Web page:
The writer is evidently very knowledgeable. It's a great indepth lesson but with too many unexplained and uninterpreted French quotes/references and terms that left huge gaps in my understanding. The aristocratic French accent pronounciations heightened the frustration. It was like screaming English to make a foreigner understand. Further, brief but unexplained references to historical events left me continuously stopping to google for information as to what the event was and why the writer had proclaimed it as having impact on the story. Probably a better read for a French speaking historian than just an interested novice.
Hey Audible, don't raise prices and I promise to buy lots more books.
While it describes only the events of the first month of WWI, it does so in such great detail and with such clarity and vividness that it is quite understandable why The Guns of August received the Pulitzer Prize and is considered a classic in the military history of WWI. It provides a history of the plans, strategies, world events, and international sentiments prior to and during the war. As Stephen Pinker so brilliantly summarizes, “The carnage was stupefying; 8.5M deaths in combat and perhaps 15M deaths overall in just 4yrs. Romantic militarism by itself cannot explain the orgy of slaughter... the war was a perfect storm of destructive currents brought suddenly together by the iron dice of Mars. An ideological background of militarism and nationalism a sudden contest of honor that threatened the credibility of each of the great powers; a Hobbesian trap that frightened leaders into attacking before they were attached first and overconfidence that deluded each of them into thinking that victory would come swiftly... military machines that could deliver massive quantities of men to a front that could mow them down as quickly as they arrived... a game of attrition that locked the two sides into seeking exponentially greater costs into a ruinous situation; all set off by a Serbian nationalist who had a lucky day.” These are all brilliantly dissected, elucidated and offered by Barbara Tuchman for our close examination. The traps, miscalculations and mistakes are all there. More examples of the follies of war.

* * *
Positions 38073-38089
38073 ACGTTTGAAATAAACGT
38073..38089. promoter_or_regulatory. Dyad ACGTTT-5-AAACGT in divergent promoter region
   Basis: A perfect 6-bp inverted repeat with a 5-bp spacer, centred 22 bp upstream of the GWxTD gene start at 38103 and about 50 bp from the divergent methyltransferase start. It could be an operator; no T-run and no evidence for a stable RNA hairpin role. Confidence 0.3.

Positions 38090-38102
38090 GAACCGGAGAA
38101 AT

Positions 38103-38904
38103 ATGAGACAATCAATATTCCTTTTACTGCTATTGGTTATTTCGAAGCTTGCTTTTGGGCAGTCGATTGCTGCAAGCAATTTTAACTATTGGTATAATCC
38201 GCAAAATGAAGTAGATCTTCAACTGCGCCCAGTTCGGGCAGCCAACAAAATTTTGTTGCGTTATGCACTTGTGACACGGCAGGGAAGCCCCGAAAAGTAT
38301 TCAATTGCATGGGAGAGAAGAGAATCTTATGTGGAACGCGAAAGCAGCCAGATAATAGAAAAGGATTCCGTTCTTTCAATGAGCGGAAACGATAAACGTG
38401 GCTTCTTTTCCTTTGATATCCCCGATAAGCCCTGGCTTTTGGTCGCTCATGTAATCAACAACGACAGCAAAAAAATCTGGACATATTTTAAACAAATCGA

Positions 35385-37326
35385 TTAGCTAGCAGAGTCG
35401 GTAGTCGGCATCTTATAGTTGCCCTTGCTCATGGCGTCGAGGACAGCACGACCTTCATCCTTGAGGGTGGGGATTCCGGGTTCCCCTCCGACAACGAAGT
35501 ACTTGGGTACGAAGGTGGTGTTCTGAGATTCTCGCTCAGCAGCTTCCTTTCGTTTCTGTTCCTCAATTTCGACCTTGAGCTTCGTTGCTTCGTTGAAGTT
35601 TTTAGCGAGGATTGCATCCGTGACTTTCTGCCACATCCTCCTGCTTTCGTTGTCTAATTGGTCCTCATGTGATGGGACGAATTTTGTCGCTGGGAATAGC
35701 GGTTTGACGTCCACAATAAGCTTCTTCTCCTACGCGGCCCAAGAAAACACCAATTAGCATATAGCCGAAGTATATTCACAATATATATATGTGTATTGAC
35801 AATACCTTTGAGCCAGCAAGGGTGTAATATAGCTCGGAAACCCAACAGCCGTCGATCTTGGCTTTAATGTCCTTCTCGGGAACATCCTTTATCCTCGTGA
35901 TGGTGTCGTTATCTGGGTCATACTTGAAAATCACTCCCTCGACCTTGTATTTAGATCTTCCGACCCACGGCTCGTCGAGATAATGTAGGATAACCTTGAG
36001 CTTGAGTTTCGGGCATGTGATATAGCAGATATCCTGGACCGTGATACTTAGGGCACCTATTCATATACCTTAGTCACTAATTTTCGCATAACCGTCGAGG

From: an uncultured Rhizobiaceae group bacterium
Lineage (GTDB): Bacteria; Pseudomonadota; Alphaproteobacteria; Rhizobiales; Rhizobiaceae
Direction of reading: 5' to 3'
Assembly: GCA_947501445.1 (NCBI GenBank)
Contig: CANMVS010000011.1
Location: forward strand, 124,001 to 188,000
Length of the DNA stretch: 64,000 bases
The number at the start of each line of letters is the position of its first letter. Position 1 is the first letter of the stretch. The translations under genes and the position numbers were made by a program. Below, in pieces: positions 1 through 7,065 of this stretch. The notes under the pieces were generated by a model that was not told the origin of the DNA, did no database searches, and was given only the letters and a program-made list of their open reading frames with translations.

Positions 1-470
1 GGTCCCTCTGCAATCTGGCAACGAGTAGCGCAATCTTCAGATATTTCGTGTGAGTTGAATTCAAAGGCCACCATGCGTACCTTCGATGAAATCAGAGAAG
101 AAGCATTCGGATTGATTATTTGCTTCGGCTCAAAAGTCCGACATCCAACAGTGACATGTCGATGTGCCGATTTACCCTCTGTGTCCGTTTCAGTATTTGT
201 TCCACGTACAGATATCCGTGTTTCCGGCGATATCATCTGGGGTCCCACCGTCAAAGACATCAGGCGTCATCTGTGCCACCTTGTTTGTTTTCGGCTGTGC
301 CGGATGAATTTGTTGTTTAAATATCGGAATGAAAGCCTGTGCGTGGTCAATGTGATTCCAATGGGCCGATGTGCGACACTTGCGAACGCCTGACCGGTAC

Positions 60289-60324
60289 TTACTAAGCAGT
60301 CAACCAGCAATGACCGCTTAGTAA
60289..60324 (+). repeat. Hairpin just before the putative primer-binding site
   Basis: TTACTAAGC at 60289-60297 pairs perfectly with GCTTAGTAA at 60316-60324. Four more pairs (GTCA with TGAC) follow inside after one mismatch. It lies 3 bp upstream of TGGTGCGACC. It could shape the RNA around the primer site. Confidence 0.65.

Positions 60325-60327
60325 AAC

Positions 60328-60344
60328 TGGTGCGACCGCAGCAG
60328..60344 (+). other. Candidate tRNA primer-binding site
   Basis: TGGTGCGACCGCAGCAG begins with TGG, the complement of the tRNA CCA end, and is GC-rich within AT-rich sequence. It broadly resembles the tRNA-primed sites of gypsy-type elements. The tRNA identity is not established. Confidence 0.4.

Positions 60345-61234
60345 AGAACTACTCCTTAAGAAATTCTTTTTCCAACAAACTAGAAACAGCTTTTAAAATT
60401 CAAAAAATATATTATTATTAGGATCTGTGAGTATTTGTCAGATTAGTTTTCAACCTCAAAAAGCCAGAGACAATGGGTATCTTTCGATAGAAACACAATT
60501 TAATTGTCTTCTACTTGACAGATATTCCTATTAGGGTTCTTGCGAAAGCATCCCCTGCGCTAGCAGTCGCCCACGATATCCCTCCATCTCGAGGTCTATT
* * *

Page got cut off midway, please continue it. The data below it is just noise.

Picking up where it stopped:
I read TGoA because I was interested in knowing more about WWI. The book did not disappoint because in fact I was more interested in the beginning of the war, its participants and cause(s). TGoA is not an exhaustive military analysis of the entire war; again, it really only considers the first month in detail. For those such as I, it is sufficient. For those interested in the four years following, it’s a great introduction, one probably without equal.
I couldn't listen to this when I first downloaded it. Did not appreciate the narration.
But after a couple of years I gave it another try and found it gripping. I became accustomed
to the narration. The timing and pace of it was perfect. I now understand
why the Guns of August is considered a classic.
Overall: a great way to learn some basics about WWI from a certain narrow perspective. I'm generally interested in broader social aspects of history but this is great for what it is.
Content: This is about the dozen or so generals and heads of state who got the world into WWI and all the messes that followed. Given that, I felt that there was surprisingly little about the Austrian Kaiser and what led to the decision to invade Serbia after the assassination of Franz Ferdinand. This was the key decision that started the cascade but we don't really get to know Franz Josef and his entourage or hear anything about the world trying to get him to take back his move. I don't usually think of history this way, but if that is what the book is about then it seems like this would be the key plot point but it's more of a footnote. ???